Jonathan Allen Scouting Report By Charlie Campbell
Technically sound interior defensive lineman
Closes on quarterbacks in a hurry
Repertoire of pass-rushing moves
Ability to shed blocks
Rare athletic skill set
Strong at the point of attack
Can bull over offensive linemen
Speed to close
Powerful bull rush
Tough run defender
Hard to move at the point of attack
Athletic for his size
Skilled at batting passes
Carries weight well
Very strong for his size
Has experience lining up at a variety of spots
Successful against good competition
Ready to contribute immediately
Good off the field
Looks like a safe pick to plug in and contribute quickly
Doesn't get in trouble
Smart on and off the field
A little light for an interior defensive lineman in the NFL
Good, but rare athlete or explosiveness
Had some shoulder surgeries
Summary: I recapped over well over 100 games during the 2016 season, and in my opinion, Allen was the best player in college football. If the Heisman Trophy were a genuine award that actually went to the best player regardless of position, Allen should have won the award for his dominant year.
Allen became a starter as a sophomore and put up decent numbers. He totaled 33 tackles with 11.5 for a loss and 5.5 sacks in 2014.
Allen could have been a first-round pick if he had entered the 2016 NFL Draft, as the junior played really well with 36 tackles with 14.5 for a loss, 12 sacks, two forced fumbles and four passes batted. He was the Crimson Tide's best defensive lineman and front seven defender, and the team won the National Championship thanks to that defense and its running game. Considering the front seven was comprised of early round talents like Reggie Ragland, A'Shawn Robinson, Jarran Reed, Reuben Foster and Tim Williams, it is really saying something that Allen was the best among them.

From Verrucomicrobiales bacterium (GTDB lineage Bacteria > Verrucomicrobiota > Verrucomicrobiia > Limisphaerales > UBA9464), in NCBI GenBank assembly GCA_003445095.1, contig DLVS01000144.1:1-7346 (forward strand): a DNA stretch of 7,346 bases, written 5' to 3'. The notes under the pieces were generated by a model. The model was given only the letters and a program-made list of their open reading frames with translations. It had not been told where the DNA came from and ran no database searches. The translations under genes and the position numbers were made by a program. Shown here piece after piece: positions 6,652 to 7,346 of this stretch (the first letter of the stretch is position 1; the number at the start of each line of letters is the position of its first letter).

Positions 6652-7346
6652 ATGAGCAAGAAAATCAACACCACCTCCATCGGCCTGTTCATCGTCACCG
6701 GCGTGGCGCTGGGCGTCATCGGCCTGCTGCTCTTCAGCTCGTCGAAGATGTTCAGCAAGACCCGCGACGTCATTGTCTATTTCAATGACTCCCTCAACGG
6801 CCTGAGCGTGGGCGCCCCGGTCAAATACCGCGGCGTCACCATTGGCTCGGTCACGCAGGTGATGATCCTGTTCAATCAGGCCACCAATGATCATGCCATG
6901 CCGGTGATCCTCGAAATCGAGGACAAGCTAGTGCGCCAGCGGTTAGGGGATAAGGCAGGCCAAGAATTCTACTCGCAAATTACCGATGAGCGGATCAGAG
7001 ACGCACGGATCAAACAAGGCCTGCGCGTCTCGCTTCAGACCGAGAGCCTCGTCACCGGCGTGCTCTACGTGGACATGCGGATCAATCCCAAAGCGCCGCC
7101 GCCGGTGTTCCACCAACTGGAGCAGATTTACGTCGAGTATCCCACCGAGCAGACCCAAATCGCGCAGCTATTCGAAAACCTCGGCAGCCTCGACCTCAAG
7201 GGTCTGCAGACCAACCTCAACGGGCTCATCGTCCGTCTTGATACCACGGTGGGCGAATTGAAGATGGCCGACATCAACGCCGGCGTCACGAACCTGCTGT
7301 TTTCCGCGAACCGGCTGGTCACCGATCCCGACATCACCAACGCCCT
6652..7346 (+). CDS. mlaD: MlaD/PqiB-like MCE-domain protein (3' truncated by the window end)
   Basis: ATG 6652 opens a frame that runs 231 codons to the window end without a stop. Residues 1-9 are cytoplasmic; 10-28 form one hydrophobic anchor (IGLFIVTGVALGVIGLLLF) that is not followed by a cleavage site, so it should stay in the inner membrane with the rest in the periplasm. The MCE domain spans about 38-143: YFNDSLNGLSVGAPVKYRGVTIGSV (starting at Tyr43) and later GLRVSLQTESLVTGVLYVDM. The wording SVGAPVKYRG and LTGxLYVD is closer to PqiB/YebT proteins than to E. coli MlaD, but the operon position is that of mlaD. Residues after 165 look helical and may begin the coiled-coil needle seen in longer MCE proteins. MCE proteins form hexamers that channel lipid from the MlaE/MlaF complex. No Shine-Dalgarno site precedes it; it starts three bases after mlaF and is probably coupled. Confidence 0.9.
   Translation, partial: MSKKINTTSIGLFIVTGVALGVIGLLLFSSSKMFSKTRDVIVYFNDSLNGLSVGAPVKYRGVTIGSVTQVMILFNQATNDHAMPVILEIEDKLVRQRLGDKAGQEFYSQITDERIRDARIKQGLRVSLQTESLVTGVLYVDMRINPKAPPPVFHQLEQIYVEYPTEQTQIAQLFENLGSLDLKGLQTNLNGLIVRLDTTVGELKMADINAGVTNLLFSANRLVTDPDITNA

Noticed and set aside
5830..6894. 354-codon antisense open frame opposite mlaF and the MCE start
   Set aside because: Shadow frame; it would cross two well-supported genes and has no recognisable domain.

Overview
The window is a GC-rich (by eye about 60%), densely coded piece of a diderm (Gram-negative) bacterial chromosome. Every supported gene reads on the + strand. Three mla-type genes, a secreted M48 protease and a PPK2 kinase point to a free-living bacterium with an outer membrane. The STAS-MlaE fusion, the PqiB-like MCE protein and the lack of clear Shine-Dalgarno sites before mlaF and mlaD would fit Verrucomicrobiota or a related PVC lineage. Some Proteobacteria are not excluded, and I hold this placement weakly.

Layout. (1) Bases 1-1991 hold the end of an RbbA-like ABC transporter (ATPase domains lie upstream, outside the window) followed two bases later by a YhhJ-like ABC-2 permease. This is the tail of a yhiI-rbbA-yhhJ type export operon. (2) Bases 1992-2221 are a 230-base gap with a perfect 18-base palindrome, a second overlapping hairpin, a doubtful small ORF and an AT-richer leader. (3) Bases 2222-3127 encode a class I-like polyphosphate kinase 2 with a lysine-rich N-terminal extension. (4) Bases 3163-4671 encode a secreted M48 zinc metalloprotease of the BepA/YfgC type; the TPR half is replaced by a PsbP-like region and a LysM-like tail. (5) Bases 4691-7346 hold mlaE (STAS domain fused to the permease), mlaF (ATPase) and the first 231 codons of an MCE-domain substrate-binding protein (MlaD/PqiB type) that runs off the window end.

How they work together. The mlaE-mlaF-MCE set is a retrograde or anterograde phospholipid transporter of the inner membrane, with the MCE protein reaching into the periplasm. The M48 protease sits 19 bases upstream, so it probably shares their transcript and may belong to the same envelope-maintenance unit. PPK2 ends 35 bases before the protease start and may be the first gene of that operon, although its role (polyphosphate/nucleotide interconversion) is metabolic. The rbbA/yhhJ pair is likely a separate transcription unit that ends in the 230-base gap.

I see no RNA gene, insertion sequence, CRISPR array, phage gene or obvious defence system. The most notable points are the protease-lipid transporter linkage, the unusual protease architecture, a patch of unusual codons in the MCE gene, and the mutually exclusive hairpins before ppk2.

Allen was even better as as a senior, dominating his opponents on a weekly basis. In 2016, he totaled 62 tackles, 15 for a loss, 9.5 sacks, two passes batted and one interception. That pick was returned 75 yards for a touchdown against Ole Miss. All season, Allen dominated at the point of attack. He was a tremendous interior pass-rusher and also caused havoc in run defense.
In the pass rush, Allen is tremendous. He is a quick defender at the point of attack with the ability to fire his gap. He uses his strength to shed blocks and can close in an instant on the quarterback. Allen has a burst to fire by guards into the backfield and the power to bull rush through linemen. He also has natural strength to manhandle offensive linemen and toss them to the side. Allen will also punish quarterbacks and put them into the turf hard. He displayed excellent versatility during college in terms of rush production from a variety of positions and techniques, presenting as a danger at end or tackle. Allen is very consistent at putting heat on the quarterback.
Allen is very tough as a run defender, too. He fills his gap and is very hard to move at the line of scrimmage. Allen eats up his block and prevents holes from opening up. Regularly, you will see him shed his block to stuff a run near the line of scrimmage or fire into the backfield to disrupt a run off the snap. Allen is a well-balanced defender who is effective at limiting both the rushing offense and passing attack.